Vulnerability to post-traumatic stress runs in families
Researchers at The Cancer Institute of New Jersey (CINJ) have opened a clinical trial, which aims to evaluate a new treatment for solid cancer tumors and non-Hodgkin’s lymphoma (NHL) in combination with a chemotherapy agent called cyclophosphamide. CINJ is a center of excellence of UMDNJ-Robert Wood Johnson Medical School. This trial, sponsored by the National
Full Post: Trial looks at new treatment for solid cancer tumors and non-Hodgkin’s lymphoma
Earthquakes have aftershocks - not just the geological kind but the mental kind as well. Just like veterans of war, earthquake survivors can experience post-traumatic stress disorder, depression and anxiety.
In 1988, a massive earthquake in Armenia killed 17,000 people and destroyed nearly half the town of Gumri. Now, in the first multigenerational study of its kind, UCLA researchers studying survivors of that catastrophe have discovered that vulnerability to PTSD, anxiety and depression runs in families.
Armen Goenjian, a research psychiatrist in the UCLA Department of Psychiatry and Biobehavioral Sciences, and colleagues studied 200 participants from 12 multigenerational families exposed to the earthquake. Participants suffered from varying degrees of the disorders. The researchers found that 41 percent of the variation of PTSD symptoms was due to genetic factors and that 61 percent of the variation of depressive symptoms and 66 percent of anxiety symptoms were attributable to genetics. Further, they found that a large proportion of the genetic liabilities for the disorders were shared.
The research appears in the December issue of the journal Psychiatric Genetics .
“This was a study of multigenerational family members - parents and offspring, grandparents and grandchildren, siblings, and so on - and we found that the genetic makeup of some of these individuals renders them more vulnerable to develop PTSD, anxiety and depressive symptoms,” said Goenjian, a member of the UCLA-Duke University National Center for Child Traumatic Stress and lead author of the study.
In addition, Goenjian noted, the study suggests that a large percentage of genes are shared between the disorders.
“That tracks with clinical experience,” he said. “For example, in clinical practice, the therapist will often discover that patients who come in for treatment of depression have coexisting anxiety. Our findings show that a substantial portion of the coexistence can be explained on the basis of shared genes and not just environmental factors such as upbringing.”
The researchers used statistical methods to assess heritabilities. One method was used to determine the genetic component of a disorder such as PTSD. Then, a separate analysis was used to see if different phenotypes shared genes. The results showed that a significant amount of genes are shared between PTSD and depression, PTSD and anxiety, and finally depression and anxiety.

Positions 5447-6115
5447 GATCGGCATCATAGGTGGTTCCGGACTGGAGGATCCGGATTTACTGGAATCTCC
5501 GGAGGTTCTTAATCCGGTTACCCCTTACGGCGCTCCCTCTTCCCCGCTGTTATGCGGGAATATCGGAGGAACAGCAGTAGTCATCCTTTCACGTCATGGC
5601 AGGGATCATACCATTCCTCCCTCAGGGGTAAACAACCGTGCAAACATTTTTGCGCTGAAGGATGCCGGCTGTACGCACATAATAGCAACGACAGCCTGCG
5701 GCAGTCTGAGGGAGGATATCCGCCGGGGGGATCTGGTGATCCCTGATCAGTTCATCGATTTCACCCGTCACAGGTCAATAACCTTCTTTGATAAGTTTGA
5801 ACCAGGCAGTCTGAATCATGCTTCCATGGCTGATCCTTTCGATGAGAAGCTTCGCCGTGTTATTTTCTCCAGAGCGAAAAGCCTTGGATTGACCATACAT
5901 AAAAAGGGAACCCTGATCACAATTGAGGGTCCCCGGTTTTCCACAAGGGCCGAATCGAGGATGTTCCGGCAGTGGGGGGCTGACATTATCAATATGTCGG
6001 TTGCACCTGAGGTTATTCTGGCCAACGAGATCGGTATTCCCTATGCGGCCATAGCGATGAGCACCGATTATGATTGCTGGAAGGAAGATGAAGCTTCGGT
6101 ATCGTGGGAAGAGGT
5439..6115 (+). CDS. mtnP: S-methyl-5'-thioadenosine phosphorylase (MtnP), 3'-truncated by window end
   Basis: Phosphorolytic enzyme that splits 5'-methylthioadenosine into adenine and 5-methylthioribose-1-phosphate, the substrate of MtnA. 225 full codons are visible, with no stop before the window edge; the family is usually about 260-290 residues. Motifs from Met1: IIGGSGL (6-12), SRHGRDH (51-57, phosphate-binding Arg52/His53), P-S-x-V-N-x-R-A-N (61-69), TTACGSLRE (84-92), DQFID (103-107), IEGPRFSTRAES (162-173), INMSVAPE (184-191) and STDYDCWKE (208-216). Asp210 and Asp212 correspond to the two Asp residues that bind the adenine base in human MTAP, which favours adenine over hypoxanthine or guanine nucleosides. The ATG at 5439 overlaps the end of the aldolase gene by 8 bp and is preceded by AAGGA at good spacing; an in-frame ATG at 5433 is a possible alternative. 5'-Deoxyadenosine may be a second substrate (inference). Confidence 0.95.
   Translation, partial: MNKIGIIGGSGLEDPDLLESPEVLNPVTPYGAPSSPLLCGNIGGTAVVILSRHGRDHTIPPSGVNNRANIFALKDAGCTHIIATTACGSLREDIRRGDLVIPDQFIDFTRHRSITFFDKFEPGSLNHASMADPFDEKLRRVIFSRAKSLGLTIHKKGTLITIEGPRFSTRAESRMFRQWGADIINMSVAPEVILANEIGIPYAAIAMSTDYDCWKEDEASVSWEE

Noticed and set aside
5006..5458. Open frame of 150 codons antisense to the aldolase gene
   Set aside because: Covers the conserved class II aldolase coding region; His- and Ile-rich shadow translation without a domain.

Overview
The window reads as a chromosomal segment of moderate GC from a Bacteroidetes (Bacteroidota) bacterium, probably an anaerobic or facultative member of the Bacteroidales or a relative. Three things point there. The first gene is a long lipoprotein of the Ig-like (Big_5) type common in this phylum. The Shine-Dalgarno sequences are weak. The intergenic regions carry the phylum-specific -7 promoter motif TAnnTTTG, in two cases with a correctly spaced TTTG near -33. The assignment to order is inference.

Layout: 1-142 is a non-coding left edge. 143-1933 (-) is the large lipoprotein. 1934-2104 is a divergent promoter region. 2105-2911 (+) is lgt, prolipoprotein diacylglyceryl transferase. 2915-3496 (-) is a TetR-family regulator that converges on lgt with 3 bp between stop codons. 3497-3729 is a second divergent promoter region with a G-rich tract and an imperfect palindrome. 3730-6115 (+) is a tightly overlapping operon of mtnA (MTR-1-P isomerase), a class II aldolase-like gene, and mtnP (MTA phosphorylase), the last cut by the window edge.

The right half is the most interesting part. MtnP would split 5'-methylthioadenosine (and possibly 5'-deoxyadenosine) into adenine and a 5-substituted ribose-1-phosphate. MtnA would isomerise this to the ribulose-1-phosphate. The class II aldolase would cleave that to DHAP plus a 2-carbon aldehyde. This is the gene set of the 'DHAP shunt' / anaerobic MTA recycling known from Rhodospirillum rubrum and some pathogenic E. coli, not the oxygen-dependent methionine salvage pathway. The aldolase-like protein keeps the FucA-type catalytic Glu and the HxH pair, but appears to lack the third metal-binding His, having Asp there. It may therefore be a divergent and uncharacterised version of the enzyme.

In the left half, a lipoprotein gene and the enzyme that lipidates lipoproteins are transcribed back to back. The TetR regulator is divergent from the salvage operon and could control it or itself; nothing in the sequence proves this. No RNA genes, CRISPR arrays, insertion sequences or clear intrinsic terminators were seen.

Until now, Goenjian said, the only studies that have suggested such a heritability of PTSD have been twin studies.
“It’s very hard to do family studies on PTSD because typically only single individuals, not whole families, are exposed to a particular trauma,” he said. “In our study, we were able to avert this problem since all the subjects were exposed to the same severe trauma at the same time.”
In fact, he said, the 200 participants all saw destroyed buildings throughout Gumri, 90 percent witnessed dead bodies left lying in the streets and 92 percent witnessed severely injured people.
The findings are promising for the next step in understanding the underlying biology of these disorders, which is locating the specific genes involved, Goenjian said.
Veterans with post-traumatic stress disorder (PTSD) are more likely to have metabolic syndrome than veterans without PTSD. New research published in the open access journal BMC Medicine has shown that after controlling for other factors such as depression or substance abuse, there is a significant association between metabolic syndrome and PTSD. Metabolic syndrome is composed
Full Post: Metabolic syndrome risk for veterans with post-traumatic stress disorder
Schizophrenia and bipolar disorder have for decades been regarded as two distinct psychotic disorders when it comes to definitions and risk factors. Schizophrenia is a psychotic illness that causes delusions and hallucinations - bipolar disorder also known as manic depression, causes extreme mood swings from deep depression to manic episodes. But now a study by
Full Post: Schizophrenia and bipolar disorder have same genetic causes
Though effective treatments are available for individuals suffering from chronic depression and anxiety, very little is known about how often these treatments are used or how prevalent these conditions are among the nation’s general population. But in a first-of-its-kind study, UCLA researchers have developed estimates for both the prevalence of chronic psychiatric illness in the
Full Post: 4.7 percent of U.S. population suffers from persistent depression or anxiety disorders
Post-traumatic stress disorder (PTSD) affects as many as one in five of all Americans who survive a harrowing experience like rape, assault, war or terrorism. It has emotionally paralyzed survivors of 9/11 and broken up survivors’ families. There is no broadly accepted treatment that can lower the chance of developing the disorder, but thanks to
Full Post: New hope for post-traumatic stress disorder sufferers
Migraine headaches can precede the onset of mental disorders, according to a growing body of knowledge that includes a new study in the January-February 2009 issue of General Hospital Psychiatry. “Together, migraine and mental disorders cause more impairment than alone,” said lead study author Gregory Ratcliffe. “Patients who have one condition should be assessed for
Full Post: Migraines linked to mental disorders